The challenges in providing care to patients are also fundamentally different than in urban spaces. I talked with Philip Larkin, the current president of the European Association of Palliative Care, who discussed the challenges of simply scheduling treatment while working in the Galway. A nurse would drive an hour out to take care of one patient, encounter an unexpected challenge, and be stuck for a couple hours, before having to drive to the next place. Often they were they only people available, so if they couldn’t make it, it might be a day or two before someone could get to meet with the patient.
Of course, people are aware and are taking different approaches to confronting these challenges. I’ve met with Karen Charnley, the President of the All Ireland Institute of Hospice and Palliative Care (AIIHPC). The AIIHPC is funded through Atlantic Philanthropies and is made up of hospices and advocacy groups around the entire island. They have their hands in all sorts of things: improving communication and cooperation around research, analyzing patient needs, and increasing community awareness of palliative resources. A good example of all these are their palliative hubs, front facing websites designed to offer information on palliative care to older patients and caregivers, parents of children with palliative needs, or medical professionals. The hope is offer as much information about the theory and practice of palliative care to as many people as possible. Work from individuals like Geralyn Hynes, at the Trinity School of Nursing, and Orla Keegan, a bereavement counselor with the Irish Hospice Foundation, are looking at ways of reaching out to the community, which should hopefully increase the ability of volunteers and community members to support patients. There’s been work to generate “Hospice Friendly Hospitals,” or hospitals with well integrated hospice care.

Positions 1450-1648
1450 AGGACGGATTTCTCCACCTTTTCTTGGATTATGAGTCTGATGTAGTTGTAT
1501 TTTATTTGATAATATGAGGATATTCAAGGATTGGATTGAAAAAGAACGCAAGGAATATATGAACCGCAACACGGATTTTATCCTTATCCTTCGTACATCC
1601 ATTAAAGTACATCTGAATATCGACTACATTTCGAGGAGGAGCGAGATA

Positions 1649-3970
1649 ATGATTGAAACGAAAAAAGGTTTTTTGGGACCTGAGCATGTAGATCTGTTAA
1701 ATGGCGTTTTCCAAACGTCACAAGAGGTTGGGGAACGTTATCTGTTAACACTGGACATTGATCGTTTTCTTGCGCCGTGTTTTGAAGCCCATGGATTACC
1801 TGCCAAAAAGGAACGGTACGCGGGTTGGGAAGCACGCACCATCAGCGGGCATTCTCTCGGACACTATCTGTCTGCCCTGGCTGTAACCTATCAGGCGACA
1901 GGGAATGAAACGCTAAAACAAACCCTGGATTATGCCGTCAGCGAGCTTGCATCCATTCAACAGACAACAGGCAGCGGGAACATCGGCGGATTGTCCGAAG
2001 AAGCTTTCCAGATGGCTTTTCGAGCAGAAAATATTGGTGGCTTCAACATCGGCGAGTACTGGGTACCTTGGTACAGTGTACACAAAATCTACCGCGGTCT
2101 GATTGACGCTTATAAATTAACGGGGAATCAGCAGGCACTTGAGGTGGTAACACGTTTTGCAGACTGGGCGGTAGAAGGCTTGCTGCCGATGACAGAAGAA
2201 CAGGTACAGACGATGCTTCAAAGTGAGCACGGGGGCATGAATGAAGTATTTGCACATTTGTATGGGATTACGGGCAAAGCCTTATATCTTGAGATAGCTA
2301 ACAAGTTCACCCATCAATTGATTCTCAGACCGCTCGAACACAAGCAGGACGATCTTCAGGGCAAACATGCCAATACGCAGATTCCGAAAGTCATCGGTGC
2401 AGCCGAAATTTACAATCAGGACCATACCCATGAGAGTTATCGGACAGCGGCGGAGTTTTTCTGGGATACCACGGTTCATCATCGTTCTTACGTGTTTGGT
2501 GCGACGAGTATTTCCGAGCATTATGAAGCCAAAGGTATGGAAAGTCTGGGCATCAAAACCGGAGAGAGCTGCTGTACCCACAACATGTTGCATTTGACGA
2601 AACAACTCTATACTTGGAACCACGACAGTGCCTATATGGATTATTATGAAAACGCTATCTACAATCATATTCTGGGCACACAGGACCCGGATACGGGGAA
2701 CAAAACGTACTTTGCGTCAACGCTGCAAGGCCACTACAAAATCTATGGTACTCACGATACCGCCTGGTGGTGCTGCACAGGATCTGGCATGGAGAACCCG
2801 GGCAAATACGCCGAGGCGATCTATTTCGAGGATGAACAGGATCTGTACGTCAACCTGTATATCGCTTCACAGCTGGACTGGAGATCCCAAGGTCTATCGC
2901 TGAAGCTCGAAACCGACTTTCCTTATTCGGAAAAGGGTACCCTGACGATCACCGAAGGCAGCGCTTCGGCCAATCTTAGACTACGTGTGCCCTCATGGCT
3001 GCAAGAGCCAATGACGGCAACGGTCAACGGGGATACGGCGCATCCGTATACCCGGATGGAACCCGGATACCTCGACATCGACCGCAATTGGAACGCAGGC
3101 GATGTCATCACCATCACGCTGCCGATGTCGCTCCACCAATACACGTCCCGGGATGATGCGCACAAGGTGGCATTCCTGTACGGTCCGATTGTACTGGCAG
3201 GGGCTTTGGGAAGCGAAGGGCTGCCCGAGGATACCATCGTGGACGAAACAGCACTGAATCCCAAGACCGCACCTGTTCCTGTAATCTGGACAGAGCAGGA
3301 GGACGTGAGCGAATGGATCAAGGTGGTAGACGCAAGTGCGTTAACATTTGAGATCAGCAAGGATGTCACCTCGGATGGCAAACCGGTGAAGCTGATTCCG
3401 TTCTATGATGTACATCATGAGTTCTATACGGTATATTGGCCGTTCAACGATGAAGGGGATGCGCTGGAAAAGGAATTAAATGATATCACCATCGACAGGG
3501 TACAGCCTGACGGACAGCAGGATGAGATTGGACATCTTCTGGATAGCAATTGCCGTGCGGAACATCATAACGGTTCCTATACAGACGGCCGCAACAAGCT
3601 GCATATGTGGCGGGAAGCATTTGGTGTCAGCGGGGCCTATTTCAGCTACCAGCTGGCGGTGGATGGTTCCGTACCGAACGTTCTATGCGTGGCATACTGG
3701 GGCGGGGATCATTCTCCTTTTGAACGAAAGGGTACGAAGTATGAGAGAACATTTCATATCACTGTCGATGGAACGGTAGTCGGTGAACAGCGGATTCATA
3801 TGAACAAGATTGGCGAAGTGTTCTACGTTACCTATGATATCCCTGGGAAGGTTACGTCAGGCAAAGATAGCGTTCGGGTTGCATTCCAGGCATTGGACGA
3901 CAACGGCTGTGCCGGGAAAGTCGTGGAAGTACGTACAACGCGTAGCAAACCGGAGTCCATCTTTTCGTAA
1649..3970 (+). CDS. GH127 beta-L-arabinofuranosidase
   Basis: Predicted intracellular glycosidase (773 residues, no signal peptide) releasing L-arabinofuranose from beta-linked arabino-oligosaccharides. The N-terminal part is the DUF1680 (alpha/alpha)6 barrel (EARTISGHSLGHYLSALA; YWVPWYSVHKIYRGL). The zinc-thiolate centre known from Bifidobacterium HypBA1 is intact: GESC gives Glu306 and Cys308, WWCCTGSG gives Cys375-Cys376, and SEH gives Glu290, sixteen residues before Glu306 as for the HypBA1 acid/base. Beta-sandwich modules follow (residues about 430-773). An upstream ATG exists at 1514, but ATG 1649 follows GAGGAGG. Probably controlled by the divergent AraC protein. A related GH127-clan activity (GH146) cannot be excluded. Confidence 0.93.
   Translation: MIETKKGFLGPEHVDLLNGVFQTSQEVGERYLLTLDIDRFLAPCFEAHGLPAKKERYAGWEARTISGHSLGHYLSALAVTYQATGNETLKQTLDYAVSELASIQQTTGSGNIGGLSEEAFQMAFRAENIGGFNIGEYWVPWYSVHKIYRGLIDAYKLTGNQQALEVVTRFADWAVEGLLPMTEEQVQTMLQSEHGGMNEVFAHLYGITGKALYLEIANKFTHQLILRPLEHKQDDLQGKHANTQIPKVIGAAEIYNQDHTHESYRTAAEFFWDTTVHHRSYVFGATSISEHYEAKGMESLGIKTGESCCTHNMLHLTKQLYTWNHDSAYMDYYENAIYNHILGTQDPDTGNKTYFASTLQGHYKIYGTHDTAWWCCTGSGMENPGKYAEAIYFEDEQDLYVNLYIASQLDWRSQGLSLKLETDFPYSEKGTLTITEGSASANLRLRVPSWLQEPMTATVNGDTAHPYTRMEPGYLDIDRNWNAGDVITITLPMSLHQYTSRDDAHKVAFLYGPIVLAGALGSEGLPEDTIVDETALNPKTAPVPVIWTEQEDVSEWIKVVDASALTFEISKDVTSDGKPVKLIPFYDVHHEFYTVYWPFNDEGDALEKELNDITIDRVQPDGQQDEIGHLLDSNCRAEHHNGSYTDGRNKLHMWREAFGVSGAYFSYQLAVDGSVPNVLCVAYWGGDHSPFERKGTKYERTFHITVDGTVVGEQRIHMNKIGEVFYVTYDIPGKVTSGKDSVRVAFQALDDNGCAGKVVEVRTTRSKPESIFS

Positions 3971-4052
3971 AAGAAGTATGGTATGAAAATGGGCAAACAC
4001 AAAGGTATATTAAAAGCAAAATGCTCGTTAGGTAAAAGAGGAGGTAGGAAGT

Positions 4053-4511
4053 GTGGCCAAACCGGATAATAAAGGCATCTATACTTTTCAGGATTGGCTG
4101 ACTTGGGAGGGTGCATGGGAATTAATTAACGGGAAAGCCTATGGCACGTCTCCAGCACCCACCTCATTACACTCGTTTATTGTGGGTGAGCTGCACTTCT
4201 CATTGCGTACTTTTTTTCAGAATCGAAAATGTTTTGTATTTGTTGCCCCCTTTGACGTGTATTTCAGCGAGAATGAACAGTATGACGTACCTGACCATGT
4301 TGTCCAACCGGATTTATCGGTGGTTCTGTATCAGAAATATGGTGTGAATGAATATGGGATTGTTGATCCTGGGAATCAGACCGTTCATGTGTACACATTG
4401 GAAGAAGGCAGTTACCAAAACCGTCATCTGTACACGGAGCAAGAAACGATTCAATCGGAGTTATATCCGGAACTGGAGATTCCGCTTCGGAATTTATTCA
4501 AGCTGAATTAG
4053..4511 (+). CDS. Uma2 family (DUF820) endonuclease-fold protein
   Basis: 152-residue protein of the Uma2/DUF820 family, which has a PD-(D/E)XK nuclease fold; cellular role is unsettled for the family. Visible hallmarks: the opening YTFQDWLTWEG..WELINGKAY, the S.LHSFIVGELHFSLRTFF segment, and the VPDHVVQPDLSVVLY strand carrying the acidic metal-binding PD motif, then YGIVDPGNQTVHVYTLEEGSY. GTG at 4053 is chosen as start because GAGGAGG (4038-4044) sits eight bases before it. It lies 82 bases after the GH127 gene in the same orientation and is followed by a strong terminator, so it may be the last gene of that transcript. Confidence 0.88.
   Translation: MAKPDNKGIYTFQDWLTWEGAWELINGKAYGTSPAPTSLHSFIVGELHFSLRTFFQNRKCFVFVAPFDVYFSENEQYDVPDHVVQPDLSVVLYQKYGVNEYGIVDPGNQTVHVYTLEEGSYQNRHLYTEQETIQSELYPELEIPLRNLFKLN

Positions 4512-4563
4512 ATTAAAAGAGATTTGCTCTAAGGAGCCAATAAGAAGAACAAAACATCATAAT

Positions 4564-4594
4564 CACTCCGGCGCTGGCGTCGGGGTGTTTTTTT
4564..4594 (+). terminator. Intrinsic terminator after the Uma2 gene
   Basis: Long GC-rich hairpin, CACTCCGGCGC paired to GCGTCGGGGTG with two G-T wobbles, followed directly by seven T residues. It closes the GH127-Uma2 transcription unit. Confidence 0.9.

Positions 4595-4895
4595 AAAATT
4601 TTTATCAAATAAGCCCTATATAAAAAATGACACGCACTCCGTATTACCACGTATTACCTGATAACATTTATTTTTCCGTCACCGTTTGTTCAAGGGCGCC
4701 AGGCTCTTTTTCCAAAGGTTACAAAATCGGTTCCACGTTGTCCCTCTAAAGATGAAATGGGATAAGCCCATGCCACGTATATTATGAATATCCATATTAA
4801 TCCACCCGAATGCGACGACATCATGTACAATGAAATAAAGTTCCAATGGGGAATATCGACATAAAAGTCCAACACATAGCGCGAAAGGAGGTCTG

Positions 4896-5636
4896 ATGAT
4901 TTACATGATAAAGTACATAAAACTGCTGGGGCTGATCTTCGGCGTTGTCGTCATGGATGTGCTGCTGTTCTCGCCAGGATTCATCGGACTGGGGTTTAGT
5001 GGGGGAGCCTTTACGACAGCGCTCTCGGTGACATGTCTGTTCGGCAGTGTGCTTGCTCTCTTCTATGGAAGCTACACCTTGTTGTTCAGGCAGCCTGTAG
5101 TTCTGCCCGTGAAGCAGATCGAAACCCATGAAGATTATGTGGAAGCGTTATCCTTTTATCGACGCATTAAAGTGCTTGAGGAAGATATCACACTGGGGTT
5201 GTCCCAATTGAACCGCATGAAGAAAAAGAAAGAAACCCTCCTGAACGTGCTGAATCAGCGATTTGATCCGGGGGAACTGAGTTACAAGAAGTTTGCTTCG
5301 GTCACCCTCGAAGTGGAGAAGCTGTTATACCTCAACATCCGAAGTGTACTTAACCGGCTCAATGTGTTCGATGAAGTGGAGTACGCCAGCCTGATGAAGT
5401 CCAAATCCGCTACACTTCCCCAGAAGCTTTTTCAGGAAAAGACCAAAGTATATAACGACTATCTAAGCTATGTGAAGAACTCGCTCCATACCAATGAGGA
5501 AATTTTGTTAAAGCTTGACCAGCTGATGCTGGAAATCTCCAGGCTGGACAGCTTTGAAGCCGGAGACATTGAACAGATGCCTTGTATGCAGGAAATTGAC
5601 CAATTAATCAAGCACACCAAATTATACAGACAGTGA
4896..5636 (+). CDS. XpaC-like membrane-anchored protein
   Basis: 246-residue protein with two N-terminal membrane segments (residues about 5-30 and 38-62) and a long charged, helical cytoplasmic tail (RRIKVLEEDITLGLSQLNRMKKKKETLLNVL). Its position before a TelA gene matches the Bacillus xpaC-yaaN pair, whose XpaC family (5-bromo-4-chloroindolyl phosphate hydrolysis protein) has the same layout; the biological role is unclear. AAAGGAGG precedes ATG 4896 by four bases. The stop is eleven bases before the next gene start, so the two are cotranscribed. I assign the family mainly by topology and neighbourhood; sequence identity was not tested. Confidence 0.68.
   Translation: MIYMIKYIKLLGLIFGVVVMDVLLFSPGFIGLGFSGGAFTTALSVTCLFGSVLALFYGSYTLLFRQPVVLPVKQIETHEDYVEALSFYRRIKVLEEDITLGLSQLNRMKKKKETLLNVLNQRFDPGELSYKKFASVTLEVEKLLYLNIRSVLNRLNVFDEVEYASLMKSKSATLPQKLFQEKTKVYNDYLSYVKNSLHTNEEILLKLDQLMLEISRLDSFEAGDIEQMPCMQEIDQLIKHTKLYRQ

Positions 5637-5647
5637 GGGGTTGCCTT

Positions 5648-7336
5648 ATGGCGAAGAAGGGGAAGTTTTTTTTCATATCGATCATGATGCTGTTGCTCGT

As it is, I’ve been talking about this work, rather than seeing it in action. Fortunately, all of the people above have graciously connected me with lots of folks around Ireland, in addition to offering way more information than has made it into this post. I’m heading to Galway on Thursday for a week or two, and then probably to Limerick, both of which have very different geographical and demographic challenges. Should give me an interesting comparison.
While I have enjoyed my time here, I have ended up feeling slightly constrained by my month long lease. Once I realized where I wanted to go next, I wanted to throw my backpack together and head out. Good to know for the future. I may have submitted a formal research project to the Watson, but it seems the other educational agenda is figuring out just how the Watson works.
I’ll be back in Dublin before my time in Ireland is up. For one thing, the transportation network is a hub and spoke model. All roads lead to Dublin. And I’ve become fond of the place.
Some more stuff to read, for anyone who’s curious:
Perspectives on the End of Life – A very long report on a island wide forum on issues and understandings of death and dying in Ireland. Published by the Irish Hospice Foundation
Challenges in increasing regional equity in palliative care service provision in Ireland – For anyone who is interested in the details of the regional challenges in Ireland
The Economist’s Quality of Death Index – Offers a well done, if narrow, assessment of the level of care for dying people in different countries